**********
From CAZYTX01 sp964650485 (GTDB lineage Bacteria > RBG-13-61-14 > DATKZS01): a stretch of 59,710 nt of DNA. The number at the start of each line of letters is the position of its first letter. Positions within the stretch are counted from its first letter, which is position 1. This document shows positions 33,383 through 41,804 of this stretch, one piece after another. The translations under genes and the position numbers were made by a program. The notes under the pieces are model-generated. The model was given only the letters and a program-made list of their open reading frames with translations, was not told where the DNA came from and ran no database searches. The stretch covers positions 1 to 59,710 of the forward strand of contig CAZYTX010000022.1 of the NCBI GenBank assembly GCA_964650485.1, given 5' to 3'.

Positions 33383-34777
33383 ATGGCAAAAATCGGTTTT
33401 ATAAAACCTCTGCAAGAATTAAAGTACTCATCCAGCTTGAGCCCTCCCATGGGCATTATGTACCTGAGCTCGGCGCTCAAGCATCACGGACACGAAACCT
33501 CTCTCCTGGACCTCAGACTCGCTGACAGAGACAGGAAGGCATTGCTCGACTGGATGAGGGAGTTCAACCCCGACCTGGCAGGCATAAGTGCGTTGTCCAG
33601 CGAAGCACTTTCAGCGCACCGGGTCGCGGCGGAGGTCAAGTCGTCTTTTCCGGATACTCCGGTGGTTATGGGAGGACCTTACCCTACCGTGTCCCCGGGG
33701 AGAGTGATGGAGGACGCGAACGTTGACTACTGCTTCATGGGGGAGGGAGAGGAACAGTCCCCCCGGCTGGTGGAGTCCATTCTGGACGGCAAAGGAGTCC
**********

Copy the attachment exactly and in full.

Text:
From CAZYTX01 sp964650485 (GTDB lineage Bacteria > RBG-13-61-14 > DATKZS01): a stretch of 59,710 nt of DNA. The number at the start of each line of letters is the position of its first letter. Positions within the stretch are counted from its first letter, which is position 1. This document shows positions 33,383 through 41,804 of this stretch, one piece after another. The translations under genes and the position numbers were made by a program. The notes under the pieces are model-generated. The model was given only the letters and a program-made list of their open reading frames with translations, was not told where the DNA came from and ran no database searches. The stretch covers positions 1 to 59,710 of the forward strand of contig CAZYTX010000022.1 of the NCBI GenBank assembly GCA_964650485.1, given 5' to 3'.

Positions 33383-34777
33383 ATGGCAAAAATCGGTTTT
33401 ATAAAACCTCTGCAAGAATTAAAGTACTCATCCAGCTTGAGCCCTCCCATGGGCATTATGTACCTGAGCTCGGCGCTCAAGCATCACGGACACGAAACCT
33501 CTCTCCTGGACCTCAGACTCGCTGACAGAGACAGGAAGGCATTGCTCGACTGGATGAGGGAGTTCAACCCCGACCTGGCAGGCATAAGTGCGTTGTCCAG
33601 CGAAGCACTTTCAGCGCACCGGGTCGCGGCGGAGGTCAAGTCGTCTTTTCCGGATACTCCGGTGGTTATGGGAGGACCTTACCCTACCGTGTCCCCGGGG
33701 AGAGTGATGGAGGACGCGAACGTTGACTACTGCTTCATGGGGGAGGGAGAGGAACAGTCCCCCCGGCTGGTGGAGTCCATTCTGGACGGCAAAGGAGTCC